Abstract

    Sebaceous carcinoma is a rare, aggressive neoplasm that arises from the adnexal epithelium of sebaceous glands and is commonly associated with Muir-Torre syndrome.The metastatic potential of extraocular sebaceous carcinoma warrants a thorough evaluation to establish the extent of disease.We describe a 55-year-old man who presented with an asymptomatic abdominal wall mass 3 years after definitive diagnosis of Muir-Torre syndrome.A biopsy of the surgical specimen revealed sebaceous carcinoma.Dermatologists are crucial to the early recognition and diagnosis of extraocular sebaceous carcinoma. In our patient with documented Muir-Torre syndrome, continued surveillance allowed for prompt recognition and treatment of this associated cutaneous malignancy.

    View details for Web of Science ID 000220940700025

    View details for PubMedID 15099333

  • Diffuse verrucous, vascular nodules on the extremities and trunk ARCHIVES OF DERMATOLOGY Nguyen, J., Egbert, B. M., Swetter, S. M. 2004; 140 (3): 353-?

    View details for Web of Science ID 000220118300013

    View details for PubMedID 15023783

  • Muir-Torre syndrome: Confirmation of diagnosis by immunohistochemical analysis of cutaneous lesions JOURNAL OF THE AMERICAN ACADEMY OF DERMATOLOGY Fiorentino, D. F., Nguyen, J. C., Egbert, B. M., Swetter, S. M. 2004; 50 (3): 476-478

    View details for DOI 10.1016/j.jaad.2003.07.027

    View details for Web of Science ID 000220080500026

    View details for PubMedID 14988697

  • Kinetics and specificity of Fas ligand induction in toxic epidermal necrolysis ARCHIVES OF DERMATOLOGY Chang, H. Y., Cooper, Z. A., Swetter, S. A., Marinkovich, M. P. 2004; 140 (2): 242-244

    View details for Web of Science ID 000188877100024

    View details for PubMedID 14967808

  • Primary dermal melanoma - A distinct subtype of melanoma ARCHIVES OF DERMATOLOGY Swetter, S. M., Ecker, P. M., Johnson, D. L., Harvell, J. D. 2004; 140 (1): 99-103

    Abstract

    The term primary dermal melanoma has been used to describe a subtype of melanoma confined to the dermis and/or subcutaneous fat that histologically simulates metastasis but is associated with an unexpectedly prolonged survival. We report 7 cases of primary dermal melanoma diagnosed from 1998 to 2002 with no identifiable junctional or epidermal component or nevoid precursor. Histopathologic and immunohistochemical features were compared with known cases of cutaneous metastasis and nodular melanoma in an attempt to differentiate this entity from clinical and pathologic mimics.Seven patients had a single dermal and/or subcutaneous focus of melanoma. Metastatic staging workup findings were negative, including results from sentinel node and imaging studies. Mean Breslow depth was 7.0 mm, and mean maximum tumor diameter was 6.2 mm. The study cohort showed 100% survival at mean follow-up of 41 months (range, 10-64 months). Immunohistochemical analysis with S100, HMB-45, Ki-67, CD34, and p75 antibodies showed no significant staining patterns compared with metastatic and nodular melanomas.Primary dermal melanoma appears to be a distinct subtype of melanoma based on the excellent prognosis associated with this case series and others. Additional research focusing on cause, appropriate staging, and outcome of previously identified solitary dermal metastasis is warranted to further delineate this entity.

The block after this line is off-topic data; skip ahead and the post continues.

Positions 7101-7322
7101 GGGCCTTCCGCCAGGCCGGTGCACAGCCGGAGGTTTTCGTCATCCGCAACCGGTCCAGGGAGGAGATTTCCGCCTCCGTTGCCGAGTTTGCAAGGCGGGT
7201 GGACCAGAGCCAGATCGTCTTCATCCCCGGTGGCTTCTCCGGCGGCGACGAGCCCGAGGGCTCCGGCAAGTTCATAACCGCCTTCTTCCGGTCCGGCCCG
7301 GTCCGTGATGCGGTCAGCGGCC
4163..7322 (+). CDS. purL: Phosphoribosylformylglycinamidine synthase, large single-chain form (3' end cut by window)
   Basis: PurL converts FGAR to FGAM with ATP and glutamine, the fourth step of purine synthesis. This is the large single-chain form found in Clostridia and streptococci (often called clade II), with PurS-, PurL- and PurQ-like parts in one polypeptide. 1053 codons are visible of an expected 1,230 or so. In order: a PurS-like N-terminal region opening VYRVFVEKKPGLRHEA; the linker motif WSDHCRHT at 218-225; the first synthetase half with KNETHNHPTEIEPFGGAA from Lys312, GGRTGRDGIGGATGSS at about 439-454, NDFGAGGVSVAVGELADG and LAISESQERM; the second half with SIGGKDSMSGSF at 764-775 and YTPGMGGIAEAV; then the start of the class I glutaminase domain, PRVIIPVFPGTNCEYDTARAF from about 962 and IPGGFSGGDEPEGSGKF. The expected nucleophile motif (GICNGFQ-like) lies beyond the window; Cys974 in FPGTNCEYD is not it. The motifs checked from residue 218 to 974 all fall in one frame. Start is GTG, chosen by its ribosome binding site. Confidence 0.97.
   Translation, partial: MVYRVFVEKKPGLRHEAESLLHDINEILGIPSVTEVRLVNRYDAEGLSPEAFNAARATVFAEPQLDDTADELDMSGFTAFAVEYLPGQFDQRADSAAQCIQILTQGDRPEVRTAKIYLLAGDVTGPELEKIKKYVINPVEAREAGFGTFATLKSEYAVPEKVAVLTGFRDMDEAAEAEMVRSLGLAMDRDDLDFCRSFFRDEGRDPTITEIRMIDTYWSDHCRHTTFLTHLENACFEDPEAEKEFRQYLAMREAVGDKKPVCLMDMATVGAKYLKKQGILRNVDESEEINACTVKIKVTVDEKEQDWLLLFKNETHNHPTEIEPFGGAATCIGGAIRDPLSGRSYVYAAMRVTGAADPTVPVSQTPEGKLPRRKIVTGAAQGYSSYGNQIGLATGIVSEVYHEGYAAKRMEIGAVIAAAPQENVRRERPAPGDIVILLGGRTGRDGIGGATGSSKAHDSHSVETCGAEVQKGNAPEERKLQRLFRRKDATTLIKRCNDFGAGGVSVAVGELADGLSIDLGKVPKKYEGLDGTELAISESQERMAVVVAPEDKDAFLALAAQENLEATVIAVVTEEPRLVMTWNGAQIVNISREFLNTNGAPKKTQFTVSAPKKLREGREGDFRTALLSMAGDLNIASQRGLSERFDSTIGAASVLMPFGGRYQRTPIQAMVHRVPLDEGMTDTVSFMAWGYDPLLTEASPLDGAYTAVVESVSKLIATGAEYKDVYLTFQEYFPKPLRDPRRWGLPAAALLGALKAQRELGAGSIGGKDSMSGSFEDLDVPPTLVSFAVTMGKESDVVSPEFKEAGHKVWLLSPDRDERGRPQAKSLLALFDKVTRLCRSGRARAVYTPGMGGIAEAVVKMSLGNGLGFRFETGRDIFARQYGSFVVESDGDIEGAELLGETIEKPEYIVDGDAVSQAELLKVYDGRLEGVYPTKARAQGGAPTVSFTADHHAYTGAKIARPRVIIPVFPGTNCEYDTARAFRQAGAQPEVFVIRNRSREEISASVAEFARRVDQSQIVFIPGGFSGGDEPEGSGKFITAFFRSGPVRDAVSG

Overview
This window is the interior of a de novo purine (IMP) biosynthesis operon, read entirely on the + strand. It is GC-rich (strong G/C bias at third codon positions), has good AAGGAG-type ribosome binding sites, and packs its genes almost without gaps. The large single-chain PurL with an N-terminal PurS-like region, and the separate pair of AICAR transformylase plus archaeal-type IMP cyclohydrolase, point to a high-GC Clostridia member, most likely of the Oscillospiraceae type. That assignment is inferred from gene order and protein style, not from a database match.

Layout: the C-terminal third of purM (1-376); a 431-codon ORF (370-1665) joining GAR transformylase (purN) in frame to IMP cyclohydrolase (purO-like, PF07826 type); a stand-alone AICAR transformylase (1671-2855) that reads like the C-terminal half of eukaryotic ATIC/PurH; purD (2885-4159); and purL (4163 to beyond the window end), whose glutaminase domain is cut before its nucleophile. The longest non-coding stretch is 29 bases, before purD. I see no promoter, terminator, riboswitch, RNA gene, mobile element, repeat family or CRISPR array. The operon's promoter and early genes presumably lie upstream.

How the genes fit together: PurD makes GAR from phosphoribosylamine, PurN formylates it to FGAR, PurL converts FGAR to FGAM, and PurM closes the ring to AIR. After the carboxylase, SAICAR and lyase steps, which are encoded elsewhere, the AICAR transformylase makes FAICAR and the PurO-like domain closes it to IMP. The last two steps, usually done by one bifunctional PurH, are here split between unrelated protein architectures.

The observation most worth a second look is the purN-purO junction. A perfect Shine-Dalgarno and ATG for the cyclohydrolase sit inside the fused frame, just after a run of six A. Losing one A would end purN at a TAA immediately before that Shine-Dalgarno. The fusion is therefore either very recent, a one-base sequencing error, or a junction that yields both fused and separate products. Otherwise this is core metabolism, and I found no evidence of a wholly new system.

View details for Web of Science ID 000188060200013

    View details for PubMedID 14732666

  • Challenge. Epithelioid cell histiocytoma. American Journal of dermatopathology Stewart, D. B., Egbert, B. M., Swetter, S. M. 2003; 25 (5): 430-?

    View details for PubMedID 14501293

  • Malignant melanoma JOURNAL OF THE AMERICAN ACADEMY OF DERMATOLOGY Kanzler, M. H., Swetter, S. M. 2003; 48 (5): 780-783

    View details for DOI 10.1067/mjd.2003.284

    View details for Web of Science ID 000182977200018

    View details for PubMedID 12734509

  • Current management of melanoma: Benefits of surgical staging and adjuvant therapy JOURNAL OF SURGICAL ONCOLOGY McMasters, K. M., Swetter, S. M. 2003; 82 (3): 209-216

    Abstract

    Issues regarding appropriate management of stage I to III melanoma are addressed. Accurate surgical staging is critical to identifying patients who can benefit from therapeutic lymph node dissection and adjuvant therapy. Patients with primary tumors > or = 1 mm thick are appropriate candidates for sentinel lymph node biopsy, and node-positive patients benefit from therapeutic lymphadenectomy. Although the overall survival benefit of high-dose interferon has been questioned, the weight of evidence supports the use of adjuvant therapy in patients with stage IIB and III disease.

    View details for DOI 10.1002/jso.10216

    View details for Web of Science ID 000181294400013

    View details for PubMedID 12619066

  • Dermatological perspectives of malignant melanoma SURGICAL CLINICS OF NORTH AMERICA Swetter, S. M. 2003; 83 (1): 77-?

    Abstract

    Early recognition and treatment of thin cutaneous melanoma have contributed to a decreased case-fatality rate over the past 60 years. The only known preventive measure for melanoma is sun protection in childhood, which directly affects the number of melanocytic nevi developing as an adult. Additional melanoma risk factors, clinical features, and malignant potential of precursor lesions are discussed. The four major clinicopathologic subtypes of melanoma are described, with recommendations for appropriate biopsy techniques for suspected melanoma. Nationwide skin cancer screenings by dermatologists and greater public awareness of the warning signs of melanoma have enhanced detection of early melanoma, and promoted chances for cure.

    View details for Web of Science ID 000181917900005

    View details for PubMedID 12691451